a href="/house-prices">House prices</a> are stuck at a high level despite a lack of demand because of a low rate of building, Nationwide said yesterday, arguing that allowing more construction will reduce the pressure of housing costs on households.
The building society’s data showed prices rose 0.3 per cent in May, but dropped 0.7 per cent on the year, with the average house now costing £166,022.
London remains the least affordable region with rents taking up 40 per cent of earnings and average house prices more than six times earnings.
“This provides further evidence that housing more generally is in short supply, reinforcing the view that any efforts to reinvigorate the housing market should focus on the demand and the supply side of the market,” said Nationwide chief economist Robert Gardner.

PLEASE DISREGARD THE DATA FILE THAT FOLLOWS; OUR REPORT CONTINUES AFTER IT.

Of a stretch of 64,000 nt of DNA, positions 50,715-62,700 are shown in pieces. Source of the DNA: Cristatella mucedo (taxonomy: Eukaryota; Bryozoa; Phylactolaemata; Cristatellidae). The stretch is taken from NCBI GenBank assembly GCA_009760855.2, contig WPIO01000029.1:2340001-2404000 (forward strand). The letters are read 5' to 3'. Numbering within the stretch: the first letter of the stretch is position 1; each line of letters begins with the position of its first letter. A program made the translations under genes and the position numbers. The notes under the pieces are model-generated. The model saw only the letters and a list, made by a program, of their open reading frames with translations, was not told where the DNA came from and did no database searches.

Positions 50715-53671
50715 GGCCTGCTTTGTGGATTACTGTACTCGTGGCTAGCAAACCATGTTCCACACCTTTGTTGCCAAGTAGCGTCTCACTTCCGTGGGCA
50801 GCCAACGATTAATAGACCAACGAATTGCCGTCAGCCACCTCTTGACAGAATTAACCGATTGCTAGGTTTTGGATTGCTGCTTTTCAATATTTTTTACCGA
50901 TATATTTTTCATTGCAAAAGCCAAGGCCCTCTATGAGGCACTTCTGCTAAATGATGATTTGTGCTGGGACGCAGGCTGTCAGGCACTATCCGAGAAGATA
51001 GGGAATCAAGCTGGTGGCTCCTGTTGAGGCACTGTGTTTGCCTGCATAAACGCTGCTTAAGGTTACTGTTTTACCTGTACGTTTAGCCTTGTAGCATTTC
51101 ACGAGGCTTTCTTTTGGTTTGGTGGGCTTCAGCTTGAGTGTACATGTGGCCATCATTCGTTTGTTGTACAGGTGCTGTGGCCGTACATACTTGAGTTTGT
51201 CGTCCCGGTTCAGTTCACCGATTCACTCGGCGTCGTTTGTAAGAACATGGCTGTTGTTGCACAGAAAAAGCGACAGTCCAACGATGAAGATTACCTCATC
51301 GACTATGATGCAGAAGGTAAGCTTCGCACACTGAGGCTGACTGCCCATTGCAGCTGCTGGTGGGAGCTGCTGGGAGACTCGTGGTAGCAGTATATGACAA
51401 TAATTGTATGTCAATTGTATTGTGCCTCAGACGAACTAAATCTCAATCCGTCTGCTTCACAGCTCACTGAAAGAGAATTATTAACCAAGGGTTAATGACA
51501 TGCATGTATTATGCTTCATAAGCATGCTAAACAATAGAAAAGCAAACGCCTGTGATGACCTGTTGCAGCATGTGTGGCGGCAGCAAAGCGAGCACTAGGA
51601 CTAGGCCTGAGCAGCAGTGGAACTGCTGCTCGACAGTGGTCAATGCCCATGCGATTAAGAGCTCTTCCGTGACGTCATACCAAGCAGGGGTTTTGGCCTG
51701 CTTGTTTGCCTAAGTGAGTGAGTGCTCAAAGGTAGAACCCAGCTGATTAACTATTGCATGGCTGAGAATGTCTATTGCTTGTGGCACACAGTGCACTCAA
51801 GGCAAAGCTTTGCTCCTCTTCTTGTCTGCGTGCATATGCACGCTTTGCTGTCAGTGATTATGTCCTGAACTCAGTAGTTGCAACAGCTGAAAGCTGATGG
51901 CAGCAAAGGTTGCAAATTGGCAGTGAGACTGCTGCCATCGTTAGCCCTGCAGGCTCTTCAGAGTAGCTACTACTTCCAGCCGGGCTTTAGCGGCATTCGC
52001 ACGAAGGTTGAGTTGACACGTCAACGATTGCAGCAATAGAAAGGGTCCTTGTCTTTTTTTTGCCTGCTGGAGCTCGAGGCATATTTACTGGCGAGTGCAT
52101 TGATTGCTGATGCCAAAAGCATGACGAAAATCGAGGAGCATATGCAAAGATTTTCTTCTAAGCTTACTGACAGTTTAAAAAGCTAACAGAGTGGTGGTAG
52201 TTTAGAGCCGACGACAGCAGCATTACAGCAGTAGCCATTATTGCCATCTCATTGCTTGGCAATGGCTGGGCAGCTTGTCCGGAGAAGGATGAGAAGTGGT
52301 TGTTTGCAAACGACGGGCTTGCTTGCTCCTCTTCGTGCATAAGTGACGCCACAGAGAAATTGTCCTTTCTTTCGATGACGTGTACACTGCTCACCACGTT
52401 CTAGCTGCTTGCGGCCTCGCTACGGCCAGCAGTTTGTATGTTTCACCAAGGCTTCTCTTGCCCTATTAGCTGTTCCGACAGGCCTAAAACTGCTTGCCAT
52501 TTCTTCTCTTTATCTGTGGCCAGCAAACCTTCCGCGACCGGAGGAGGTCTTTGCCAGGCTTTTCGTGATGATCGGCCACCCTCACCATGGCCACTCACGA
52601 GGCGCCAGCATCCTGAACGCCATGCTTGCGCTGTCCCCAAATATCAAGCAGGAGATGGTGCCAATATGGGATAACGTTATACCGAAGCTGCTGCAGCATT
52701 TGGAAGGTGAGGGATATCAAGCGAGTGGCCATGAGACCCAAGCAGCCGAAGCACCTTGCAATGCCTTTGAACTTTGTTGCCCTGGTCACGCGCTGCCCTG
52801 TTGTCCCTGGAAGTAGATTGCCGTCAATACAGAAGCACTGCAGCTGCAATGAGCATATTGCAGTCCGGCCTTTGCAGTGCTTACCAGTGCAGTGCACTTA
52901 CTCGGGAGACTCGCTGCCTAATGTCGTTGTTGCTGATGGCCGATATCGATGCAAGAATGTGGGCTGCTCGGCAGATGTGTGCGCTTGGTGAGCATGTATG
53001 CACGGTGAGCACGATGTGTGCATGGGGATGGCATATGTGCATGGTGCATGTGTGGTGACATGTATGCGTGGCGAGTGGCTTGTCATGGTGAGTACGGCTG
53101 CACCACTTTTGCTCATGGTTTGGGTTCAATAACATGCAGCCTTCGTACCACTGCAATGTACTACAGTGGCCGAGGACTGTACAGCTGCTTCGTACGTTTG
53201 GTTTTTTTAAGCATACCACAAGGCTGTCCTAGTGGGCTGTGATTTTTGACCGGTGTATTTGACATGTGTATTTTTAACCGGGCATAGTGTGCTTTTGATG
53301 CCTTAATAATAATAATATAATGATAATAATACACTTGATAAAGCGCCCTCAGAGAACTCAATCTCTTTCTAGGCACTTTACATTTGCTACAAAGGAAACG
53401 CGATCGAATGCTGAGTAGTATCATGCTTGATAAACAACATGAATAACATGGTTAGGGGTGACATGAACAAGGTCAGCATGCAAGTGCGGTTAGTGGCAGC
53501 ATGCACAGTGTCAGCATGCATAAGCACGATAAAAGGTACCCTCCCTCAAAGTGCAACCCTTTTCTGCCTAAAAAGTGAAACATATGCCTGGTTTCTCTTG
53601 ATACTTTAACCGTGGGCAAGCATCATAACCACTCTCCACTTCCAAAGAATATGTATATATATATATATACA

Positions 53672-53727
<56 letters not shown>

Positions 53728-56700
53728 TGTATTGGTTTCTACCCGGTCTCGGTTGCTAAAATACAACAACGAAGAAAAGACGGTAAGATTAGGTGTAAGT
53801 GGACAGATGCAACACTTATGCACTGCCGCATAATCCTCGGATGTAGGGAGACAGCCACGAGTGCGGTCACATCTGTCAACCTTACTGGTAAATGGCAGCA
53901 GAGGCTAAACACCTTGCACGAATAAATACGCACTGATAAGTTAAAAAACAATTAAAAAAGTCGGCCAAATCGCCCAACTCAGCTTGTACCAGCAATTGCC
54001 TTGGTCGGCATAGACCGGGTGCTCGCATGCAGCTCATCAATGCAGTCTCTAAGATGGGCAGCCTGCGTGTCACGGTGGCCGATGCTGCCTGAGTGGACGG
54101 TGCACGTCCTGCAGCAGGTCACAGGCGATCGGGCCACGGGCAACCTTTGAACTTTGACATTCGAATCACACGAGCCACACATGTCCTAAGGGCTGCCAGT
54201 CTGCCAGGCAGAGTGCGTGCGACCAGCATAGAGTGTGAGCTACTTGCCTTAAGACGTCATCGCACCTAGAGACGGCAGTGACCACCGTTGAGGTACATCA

However, although prices remain high, low interest rates are increasing home affordability – repayments on a typical mortgage are now equal to around 31 per cent of take-home pay, the lowest level for a decade.
But despite low interest rates, economists believe the overall weak economic outlook will weigh on prices.
“Housing market activity remain very low compared to long-term norms, and the fundamentals are currently problematic overall for the market with unemployment high, earnings growth muted, and the economic outlook both difficult and uncertain,” said Howard Archer from IHS Global Insight.
“On top of this, some mortgage rates have risen recently due to lenders’ higher borrowing costs in wholesale markets.”